Robert Ludlum's The Bourne Retribution by Eric Van Lustbader (Grand Central, $28, 9781455550951) posthumously continues Ludlum's Jason Bourne series.

Inside the Dream Palace: The Life and Times of New York's Legendary Chelsea Hotel by Sherill Tippins (Houghton Mifflin Harcourt, $30, 9780618726349) explores the hotel where generations of artists and others have lived.

The Daniel Plan: 40 Days to a Healthier Life by Rick Warren, Daniel Amen and Mark Hyman (Zondervan, $24.99, 9780310344292) is a theologically based diet plan.

In the Night of Time by Antonio Muñoz Molina, translated by Edith Grossman (Houghton Mifflin Harcourt, $30, 9780547547848) follows an architect fleeing the Spanish Civil War.

The Apartment: A Novel by Greg Baxter (Twelve, $24, 9781455574780) centers on an American searching for an apartment in a European city.

Supervolcano: Things Fall Apart by Harry Turtledove (Roc Hardcover, $26.95, 9780451465689) takes place in the aftermath of a Yellowstone supervolcano eruption.

Communion Town: A City in Ten Chapters by Sam Thompson (Bloomsbury, $25, 9781620401651) creates a fictional city through several genres of short stories.

The Great Debate: Edmund Burke, Thomas Paine, and the Birth of Right and Left by Yuval Levin (Basic, $27.99, 9780465050970) traces the origin of the country's political dichotomy.


Book Review

Review: Leaving the Sea: Stories

Leaving the Sea: Stories by Ben Marcus (Knopf, $25.95 hardcover, 9780307379382, January 7, 2014)

As a short story writer, Ben Marcus (The Age of Wire and String) tends toward the enigmatic, the abstract. As one of his characters, who lives in a cave, says in "My Views on the Darkness," the sixth story in Leaving the Sea, "There's no need to cripple our thinking with specificity."

Marcus's second story collection brings together 15 stories, divided, like chapters, into six numbered parts. One section includes two brief stories (more like reflections, really), both structured as questions with answers, while the title story, just six pages long, is mostly a single sentence, a man's rambling, disquieting disquisition on his impending madness. The tone lightens up with "I Can Say Many Nice Things," where Fleming, a cantankerous, unfunny writer teaches a writing class on a cruise ship in an airless room without a clock. One of his students hasn't shown up, and there's a rumor going around that someone has jumped off the ship....

"The Dark Arts" finds despondent Julian living in a men's hostel in Germany. He there's for a new medical approach, "draining untold dollars' worth of questionable medicine" into himself in hopes of a cure for his rare autoimmune disorder. He's also waiting for his girlfriend to visit. "The Moors" finds Thomas the Dead following a female colleague around the laboratory where they work while his ill wife is at home, plugged into a machine. At night, he lies next to her, perfectly still, listening to her breathing "so hard it hurts."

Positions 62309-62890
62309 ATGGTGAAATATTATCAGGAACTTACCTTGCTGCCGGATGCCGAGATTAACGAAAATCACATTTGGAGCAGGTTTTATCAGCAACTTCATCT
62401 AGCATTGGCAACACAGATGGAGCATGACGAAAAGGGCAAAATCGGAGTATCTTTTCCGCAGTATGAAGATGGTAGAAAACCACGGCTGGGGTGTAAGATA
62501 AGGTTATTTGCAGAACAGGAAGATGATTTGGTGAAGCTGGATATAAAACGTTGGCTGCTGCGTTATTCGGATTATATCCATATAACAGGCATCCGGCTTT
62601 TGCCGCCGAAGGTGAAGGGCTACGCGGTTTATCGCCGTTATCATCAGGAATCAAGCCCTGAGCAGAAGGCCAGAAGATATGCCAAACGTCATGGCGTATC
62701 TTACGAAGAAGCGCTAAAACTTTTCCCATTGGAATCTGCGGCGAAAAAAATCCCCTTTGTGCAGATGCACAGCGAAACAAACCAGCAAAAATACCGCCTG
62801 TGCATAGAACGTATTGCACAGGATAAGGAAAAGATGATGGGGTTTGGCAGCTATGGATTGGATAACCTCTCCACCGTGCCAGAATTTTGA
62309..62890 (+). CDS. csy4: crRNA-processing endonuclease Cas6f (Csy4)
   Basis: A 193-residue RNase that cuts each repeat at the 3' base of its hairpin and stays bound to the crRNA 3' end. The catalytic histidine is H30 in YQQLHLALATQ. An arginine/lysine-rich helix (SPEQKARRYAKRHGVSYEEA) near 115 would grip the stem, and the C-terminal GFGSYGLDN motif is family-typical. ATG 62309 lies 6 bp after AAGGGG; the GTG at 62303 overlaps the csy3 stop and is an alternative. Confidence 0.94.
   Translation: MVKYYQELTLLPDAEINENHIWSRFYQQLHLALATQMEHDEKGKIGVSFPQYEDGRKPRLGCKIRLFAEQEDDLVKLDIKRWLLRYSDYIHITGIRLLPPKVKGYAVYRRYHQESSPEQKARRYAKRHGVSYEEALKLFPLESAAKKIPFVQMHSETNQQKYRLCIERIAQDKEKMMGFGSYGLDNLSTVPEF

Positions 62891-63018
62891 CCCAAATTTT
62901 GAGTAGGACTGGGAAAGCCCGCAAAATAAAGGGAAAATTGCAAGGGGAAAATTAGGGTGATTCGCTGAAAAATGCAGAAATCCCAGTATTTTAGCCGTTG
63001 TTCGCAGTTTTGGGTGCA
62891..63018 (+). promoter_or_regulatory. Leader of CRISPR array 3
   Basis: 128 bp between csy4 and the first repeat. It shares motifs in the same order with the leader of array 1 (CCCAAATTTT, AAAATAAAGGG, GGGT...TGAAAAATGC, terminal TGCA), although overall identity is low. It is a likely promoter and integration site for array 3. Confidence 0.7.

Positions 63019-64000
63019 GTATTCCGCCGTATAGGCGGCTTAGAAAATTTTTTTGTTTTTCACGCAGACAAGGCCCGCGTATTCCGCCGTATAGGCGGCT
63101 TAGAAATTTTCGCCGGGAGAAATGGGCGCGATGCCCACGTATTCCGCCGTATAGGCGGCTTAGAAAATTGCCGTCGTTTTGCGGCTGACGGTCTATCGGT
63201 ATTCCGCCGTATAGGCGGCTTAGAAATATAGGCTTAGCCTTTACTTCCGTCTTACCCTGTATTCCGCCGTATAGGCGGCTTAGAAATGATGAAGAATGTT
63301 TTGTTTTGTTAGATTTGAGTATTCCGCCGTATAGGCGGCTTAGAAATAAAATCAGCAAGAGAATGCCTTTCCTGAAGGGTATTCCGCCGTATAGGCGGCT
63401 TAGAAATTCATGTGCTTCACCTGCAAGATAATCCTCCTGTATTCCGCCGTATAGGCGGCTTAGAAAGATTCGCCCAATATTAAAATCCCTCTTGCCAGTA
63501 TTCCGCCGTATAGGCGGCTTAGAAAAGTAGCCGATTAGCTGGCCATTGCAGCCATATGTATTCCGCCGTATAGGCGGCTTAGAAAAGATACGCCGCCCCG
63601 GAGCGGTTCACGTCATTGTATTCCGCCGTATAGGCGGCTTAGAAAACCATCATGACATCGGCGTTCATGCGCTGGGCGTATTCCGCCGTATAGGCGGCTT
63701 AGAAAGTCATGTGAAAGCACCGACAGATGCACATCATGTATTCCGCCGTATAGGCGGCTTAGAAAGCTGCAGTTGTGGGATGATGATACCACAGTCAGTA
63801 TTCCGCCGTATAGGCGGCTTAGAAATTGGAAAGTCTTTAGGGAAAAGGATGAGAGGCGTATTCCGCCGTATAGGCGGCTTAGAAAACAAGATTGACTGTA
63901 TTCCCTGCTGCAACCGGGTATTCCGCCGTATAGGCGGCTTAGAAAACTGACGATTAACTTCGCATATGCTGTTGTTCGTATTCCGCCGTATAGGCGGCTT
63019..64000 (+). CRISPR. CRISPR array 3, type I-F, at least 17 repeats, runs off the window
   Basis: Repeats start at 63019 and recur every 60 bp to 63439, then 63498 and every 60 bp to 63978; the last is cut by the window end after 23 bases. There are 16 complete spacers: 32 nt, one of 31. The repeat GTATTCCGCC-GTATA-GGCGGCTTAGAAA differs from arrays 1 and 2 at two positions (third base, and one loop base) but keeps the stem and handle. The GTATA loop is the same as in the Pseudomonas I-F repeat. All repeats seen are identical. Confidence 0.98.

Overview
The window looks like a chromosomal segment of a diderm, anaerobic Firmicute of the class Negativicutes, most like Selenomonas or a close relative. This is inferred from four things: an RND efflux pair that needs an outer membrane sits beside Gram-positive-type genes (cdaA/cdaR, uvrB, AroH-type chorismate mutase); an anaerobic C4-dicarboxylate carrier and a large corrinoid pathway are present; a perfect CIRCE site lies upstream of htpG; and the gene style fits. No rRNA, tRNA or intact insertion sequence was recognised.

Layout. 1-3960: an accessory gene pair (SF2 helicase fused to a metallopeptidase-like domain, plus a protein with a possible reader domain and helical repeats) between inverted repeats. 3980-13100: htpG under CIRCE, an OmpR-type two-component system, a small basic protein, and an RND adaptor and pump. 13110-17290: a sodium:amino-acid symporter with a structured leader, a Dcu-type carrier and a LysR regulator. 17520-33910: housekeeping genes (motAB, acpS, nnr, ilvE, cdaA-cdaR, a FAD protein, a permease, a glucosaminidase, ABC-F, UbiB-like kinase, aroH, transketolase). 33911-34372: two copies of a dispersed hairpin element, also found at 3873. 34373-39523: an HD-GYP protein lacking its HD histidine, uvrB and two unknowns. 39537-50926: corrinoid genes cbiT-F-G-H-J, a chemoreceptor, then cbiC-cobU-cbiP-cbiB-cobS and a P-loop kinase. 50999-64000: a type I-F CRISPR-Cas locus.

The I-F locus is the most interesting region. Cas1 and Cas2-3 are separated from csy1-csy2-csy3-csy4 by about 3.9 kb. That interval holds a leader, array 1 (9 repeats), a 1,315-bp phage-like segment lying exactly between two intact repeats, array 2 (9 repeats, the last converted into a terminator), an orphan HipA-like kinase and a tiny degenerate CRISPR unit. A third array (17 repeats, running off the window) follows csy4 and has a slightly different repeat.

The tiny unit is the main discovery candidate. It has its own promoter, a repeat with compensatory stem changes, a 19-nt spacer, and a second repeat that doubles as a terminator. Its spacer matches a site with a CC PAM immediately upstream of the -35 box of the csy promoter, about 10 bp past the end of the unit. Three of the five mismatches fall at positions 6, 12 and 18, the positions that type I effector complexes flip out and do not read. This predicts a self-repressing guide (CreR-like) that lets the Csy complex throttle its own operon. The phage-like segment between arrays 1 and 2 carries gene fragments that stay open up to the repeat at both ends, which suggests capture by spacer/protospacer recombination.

"Watching Mysteries with My Mother" is about a son waiting for his mother to die. They watch PBS mysteries together and the son tells us that he has "chronically abandoned her, each time at the height of an ever-increasing danger." At the end, she survives. Grief is postponed, yet again.

Marcus's stories are not quite experimental, yet neither are they "traditional" (in the general sense of the term--beginning, middle, end). They straddle both. They are nothing if not intense. They are opaque, elliptical. They go on, Beckett-like. Each finds its own form on its own terms. He's always looking for a new way to tell an old story. As he has written elsewhere, stories "seek personal residence within a reader." They should take over the reader's imagination, as these do. --Tom Lavoie

Shelf Talker: A Ben Marcus short story is something different, something vague and unsettling in which the language itself, perhaps, is the main character.


The Bestsellers

Top-Selling Self-Published Titles

The bestselling self-published books last week as compiled by IndieReader.com:

1. Billionaire Bad Boys of Romance by Various
2. Have No Shame by Melissa Foster
3. Dangerous Attraction Boxed Set by Various
4. Infinite Possibilities by Lisa Renee Jones
5. The Elf on the Shelf by Carol V. Aebersold and Chanda B. Bell
6. Unraveled Box Set: Billionaires, Bikers and Bad Boys by Various
7. Trouble by Samantha Towle
8. Jake Undone by Penelope Ward
9. Broken by Kelly Elliott
10. All the Pretty Lies by M. Leighton

[Many thanks to IndieReader.com!]